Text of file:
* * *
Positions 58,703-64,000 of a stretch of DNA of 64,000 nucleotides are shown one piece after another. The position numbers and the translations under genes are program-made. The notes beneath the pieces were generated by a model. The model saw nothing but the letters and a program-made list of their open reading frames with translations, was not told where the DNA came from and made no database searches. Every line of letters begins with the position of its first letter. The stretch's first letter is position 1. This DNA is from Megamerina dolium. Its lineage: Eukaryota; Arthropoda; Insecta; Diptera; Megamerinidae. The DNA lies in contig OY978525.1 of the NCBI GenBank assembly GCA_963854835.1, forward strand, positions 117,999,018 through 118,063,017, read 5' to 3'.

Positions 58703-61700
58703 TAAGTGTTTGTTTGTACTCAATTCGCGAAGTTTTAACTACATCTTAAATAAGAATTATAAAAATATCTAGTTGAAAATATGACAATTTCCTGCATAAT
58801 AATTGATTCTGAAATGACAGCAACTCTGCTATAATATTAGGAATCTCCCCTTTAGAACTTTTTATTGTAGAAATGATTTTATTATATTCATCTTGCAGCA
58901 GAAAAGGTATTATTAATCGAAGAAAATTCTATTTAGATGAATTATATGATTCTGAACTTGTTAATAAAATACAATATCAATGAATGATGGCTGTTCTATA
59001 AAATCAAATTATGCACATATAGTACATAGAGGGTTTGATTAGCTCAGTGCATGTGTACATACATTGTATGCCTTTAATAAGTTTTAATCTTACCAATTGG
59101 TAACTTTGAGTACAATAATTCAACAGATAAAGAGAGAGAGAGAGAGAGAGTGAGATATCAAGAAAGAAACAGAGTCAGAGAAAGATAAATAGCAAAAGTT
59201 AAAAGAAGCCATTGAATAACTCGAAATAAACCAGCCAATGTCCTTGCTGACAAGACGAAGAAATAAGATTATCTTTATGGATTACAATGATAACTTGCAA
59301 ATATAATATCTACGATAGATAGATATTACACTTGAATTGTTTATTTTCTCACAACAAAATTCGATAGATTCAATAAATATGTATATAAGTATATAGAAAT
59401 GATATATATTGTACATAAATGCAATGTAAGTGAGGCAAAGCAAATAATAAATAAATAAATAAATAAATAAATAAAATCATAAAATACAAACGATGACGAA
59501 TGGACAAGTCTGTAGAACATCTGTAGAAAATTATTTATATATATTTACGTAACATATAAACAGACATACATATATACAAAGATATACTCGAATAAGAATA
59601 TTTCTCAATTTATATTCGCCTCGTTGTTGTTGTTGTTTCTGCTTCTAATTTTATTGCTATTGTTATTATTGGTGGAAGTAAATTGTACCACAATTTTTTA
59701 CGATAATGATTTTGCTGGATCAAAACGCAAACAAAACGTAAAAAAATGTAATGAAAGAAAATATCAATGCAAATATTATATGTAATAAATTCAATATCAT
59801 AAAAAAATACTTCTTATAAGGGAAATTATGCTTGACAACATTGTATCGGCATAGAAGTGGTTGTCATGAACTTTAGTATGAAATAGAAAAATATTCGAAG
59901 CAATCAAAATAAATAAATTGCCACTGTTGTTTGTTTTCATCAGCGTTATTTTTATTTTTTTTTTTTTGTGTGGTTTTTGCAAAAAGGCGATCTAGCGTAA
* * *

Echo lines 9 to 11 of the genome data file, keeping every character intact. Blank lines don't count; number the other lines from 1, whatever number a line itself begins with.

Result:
59301 ATATAATATCTACGATAGATAGATATTACACTTGAATTGTTTATTTTCTCACAACAAAATTCGATAGATTCAATAAATATGTATATAAGTATATAGAAAT
59401 GATATATATTGTACATAAATGCAATGTAAGTGAGGCAAAGCAAATAATAAATAAATAAATAAATAAATAAATAAAATCATAAAATACAAACGATGACGAA
59501 TGGACAAGTCTGTAGAACATCTGTAGAAAATTATTTATATATATTTACGTAACATATAAACAGACATACATATATACAAAGATATACTCGAATAAGAATA